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What we can all agree on when it comes to COVID-19
It’s tough to escape all the competing headlines about COVID-19 mitigation.
- How harmful is the virus…really?
- Is it possible to be infected more than once?
- Do masks really help?
- Are lockdowns hurting more than they’re helping?
- What about herd immunity?
- Is it safe or not to send kids to school or to attend a football game?
- Can I catch the virus by touching the same surface that an infected person did?
There are differing viewpoints and research on nearly every aspect of COVID-19. The challenge to answering these questions is that the virus is a recent phenomenon.
People may disagree on the threat of COVID-19…
When COVID-19 first surfaced, there wasn’t enough information about it to draw many conclusions. Scientists had to work as quickly as possible to answer fundamental, vital, and unprecedented questions. Unfortunately, they couldn’t get all of these answered before the virus spread across the globe.
Therefore, people had to take what they did know and make their own decisions on how to deal with the virus. Some erred on the side of caution. Others decided it wasn’t a big deal until they learned otherwise.
Since then, research has varied based on a number of factors, and data is still coming in. If you read or listen to every opinion out there, you would find there is still little consensus about the key questions surrounding COVID-19.
Furthermore, since it’s only infected less than 3 percent of the U.S. population, many people may not personally know a person who has contracted the virus. Without firsthand experience, people often dismiss the warnings from the scientific and medical communities about emerging threats.
…But nobody wants to get it
Here’s something we can all agree on: Nobody wants to contract this virus. Even if you’re asymptomatic, an infected person is a potential risk to others. And nobody wants to deal with the list of symptoms and long-term effects some have reported with COVID-19.
That means people should try as hard as they can to avoid infecting others or being infected. This attitude is no different than any other virus. While we may not be afraid of the flu, nobody is trying to catch it. The same goes for every contagion from the common cold to ebola.
At the least, people should be diligent about washing hands, staying home when sick, and staying far enough apart to avoid spraying droplets and particles on each other.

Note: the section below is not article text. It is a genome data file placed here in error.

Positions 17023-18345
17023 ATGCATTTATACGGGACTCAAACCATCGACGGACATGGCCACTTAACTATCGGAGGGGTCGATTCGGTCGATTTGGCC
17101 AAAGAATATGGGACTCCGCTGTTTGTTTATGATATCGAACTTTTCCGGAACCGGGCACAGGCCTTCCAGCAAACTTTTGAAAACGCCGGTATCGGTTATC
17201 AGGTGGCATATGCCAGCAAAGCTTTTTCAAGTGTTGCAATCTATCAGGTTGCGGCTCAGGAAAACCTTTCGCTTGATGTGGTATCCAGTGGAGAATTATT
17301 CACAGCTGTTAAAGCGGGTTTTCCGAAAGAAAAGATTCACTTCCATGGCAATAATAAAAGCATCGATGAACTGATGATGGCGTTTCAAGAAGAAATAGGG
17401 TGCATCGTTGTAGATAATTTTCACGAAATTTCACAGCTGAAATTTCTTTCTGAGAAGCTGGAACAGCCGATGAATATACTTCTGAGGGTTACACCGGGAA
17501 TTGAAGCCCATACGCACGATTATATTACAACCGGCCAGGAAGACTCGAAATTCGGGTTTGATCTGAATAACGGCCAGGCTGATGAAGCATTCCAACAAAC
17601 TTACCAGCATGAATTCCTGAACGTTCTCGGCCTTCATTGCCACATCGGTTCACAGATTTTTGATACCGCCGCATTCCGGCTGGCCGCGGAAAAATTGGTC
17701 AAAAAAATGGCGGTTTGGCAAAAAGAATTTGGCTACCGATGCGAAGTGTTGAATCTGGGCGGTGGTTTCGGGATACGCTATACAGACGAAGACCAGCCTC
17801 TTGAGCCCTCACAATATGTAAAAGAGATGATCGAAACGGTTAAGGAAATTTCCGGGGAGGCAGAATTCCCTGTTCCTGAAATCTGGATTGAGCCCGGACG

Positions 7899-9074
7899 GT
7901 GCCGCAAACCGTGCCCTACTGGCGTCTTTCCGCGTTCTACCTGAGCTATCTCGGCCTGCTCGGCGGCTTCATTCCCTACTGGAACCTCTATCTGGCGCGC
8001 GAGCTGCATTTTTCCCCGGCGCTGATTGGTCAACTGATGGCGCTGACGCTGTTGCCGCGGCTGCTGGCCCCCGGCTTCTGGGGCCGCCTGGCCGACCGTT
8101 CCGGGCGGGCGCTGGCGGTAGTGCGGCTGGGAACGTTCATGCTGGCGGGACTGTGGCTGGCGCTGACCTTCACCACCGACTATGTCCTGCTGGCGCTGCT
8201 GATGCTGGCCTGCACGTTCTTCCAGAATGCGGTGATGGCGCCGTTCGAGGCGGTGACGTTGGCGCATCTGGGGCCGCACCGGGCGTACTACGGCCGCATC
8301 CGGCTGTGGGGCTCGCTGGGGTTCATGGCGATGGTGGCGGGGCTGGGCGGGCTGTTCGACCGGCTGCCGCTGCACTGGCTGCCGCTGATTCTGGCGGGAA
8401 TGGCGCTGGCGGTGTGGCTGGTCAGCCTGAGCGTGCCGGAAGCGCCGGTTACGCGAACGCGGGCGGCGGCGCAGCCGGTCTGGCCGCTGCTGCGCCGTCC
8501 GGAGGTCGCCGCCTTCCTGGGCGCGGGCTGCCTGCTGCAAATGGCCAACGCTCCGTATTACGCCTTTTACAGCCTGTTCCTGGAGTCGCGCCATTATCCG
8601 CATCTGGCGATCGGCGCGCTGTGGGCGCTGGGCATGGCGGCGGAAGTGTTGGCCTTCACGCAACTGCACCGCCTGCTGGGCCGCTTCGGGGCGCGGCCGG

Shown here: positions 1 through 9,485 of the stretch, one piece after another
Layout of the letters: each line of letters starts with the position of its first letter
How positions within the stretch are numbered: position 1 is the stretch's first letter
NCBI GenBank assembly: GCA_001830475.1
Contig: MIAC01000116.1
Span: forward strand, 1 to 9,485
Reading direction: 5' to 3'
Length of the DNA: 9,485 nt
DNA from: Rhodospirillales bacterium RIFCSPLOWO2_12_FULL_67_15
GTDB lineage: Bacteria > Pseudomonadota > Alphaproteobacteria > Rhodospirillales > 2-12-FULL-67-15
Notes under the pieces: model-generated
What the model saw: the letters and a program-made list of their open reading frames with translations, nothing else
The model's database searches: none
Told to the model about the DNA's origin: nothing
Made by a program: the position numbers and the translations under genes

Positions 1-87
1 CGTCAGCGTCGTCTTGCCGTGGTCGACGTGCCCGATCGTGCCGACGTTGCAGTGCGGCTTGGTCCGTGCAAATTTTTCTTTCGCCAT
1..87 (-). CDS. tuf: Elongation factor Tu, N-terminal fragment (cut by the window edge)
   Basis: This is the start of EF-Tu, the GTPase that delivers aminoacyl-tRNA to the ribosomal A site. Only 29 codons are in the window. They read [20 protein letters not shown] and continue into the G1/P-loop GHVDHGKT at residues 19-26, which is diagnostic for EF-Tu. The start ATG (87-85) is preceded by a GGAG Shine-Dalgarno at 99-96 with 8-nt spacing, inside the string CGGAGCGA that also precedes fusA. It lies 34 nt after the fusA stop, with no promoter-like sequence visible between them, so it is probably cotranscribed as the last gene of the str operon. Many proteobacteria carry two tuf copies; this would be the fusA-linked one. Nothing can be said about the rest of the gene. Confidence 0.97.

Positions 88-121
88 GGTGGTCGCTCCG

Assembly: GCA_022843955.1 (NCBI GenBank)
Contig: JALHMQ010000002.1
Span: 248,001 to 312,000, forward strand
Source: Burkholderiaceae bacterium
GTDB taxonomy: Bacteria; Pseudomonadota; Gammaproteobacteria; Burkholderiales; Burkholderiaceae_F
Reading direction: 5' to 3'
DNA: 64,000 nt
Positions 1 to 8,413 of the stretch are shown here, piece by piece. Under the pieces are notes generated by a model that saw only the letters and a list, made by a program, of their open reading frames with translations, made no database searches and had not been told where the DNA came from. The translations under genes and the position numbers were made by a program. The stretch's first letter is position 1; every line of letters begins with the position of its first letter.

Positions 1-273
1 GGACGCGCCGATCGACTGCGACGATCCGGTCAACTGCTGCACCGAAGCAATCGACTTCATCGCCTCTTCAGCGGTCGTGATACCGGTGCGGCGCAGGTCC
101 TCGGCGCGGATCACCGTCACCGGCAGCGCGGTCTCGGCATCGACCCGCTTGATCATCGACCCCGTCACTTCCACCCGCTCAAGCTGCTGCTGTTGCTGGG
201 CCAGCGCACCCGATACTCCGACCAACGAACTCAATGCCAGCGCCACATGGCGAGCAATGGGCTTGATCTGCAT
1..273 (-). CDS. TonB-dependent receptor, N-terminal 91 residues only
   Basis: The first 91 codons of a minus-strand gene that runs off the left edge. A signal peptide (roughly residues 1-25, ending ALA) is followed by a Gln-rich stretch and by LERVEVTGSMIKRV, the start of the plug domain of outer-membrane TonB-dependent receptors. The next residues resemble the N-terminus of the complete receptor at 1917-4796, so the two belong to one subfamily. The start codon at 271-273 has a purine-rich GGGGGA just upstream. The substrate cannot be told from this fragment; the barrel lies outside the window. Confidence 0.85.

So let’s all agree not to touch infected surfaces
And we should minimize how much we touch the same surfaces.
Yes, there have been a number of differing conclusions on how long COVID-19 can live on surfaces, which surfaces COVID-19 can last on, and whether people can become infected by touching a surface with COVID-19.
The difference in opinions is due to the same factors as mentioned above; mainly that the virus is fairly new and scientists are still learning about it.
When the pandemic began in March, experts were certain that there was ample risk of catching the virus through touching infected surfaces. By the summer, the prevailing opinion was that there was no risk at all. Part of the discrepancy was whether experiments conducted in a controlled lab could mimic what really occurred in the uncontrolled world.
Then in early October, Australia’s national science agency, CSIRO, reported new results of research on COVID-19 lifespan on surfaces.
What they found is that COVID on surfaces can last up to 28 days. This includes paper currency, glass and stainless steel. The research found that COVID on surfaces survived longer at lower temperatures and on non-porous surfaces.
You may be skeptical of a virus surviving for 28 days. That’s understandable. But could it last for, say, 28 minutes?
Or think of it like this: If you knew a person with COVID-19 just touched a door handle, would you go out of your way to avoid touching it minutes or even hours after they did? You probably would.
Now think about how often somebody reaches for the restroom doors in your office. Or the front door leading into a gas station. Or all the doors in all the public places you go. What if less than 3 percent of all those hands carried COVID-19 before they touched those door handles?
Each contact has the potential to leave behind and pass along droplets from a sneeze or cough. Surfaces also collect particles that people can emit by just talking or exhaling. These droplets can contain a number of illness-inducing germs. In fact, according to researchers at the University of Colorado, the average person’s hand carries more than 3,000 bacteria from at least 100 species.
And if and when COVID-19 is eliminated, other germs and viruses will remain with us. That’s why we should all agree that touching the same door handles as hundreds or thousands of other people in public places is a health concern. And it’s one that can be minimized by installing hands-free door openers (also known as door foot pull devices) on any latch-less doors that currently require pulling on a door handle.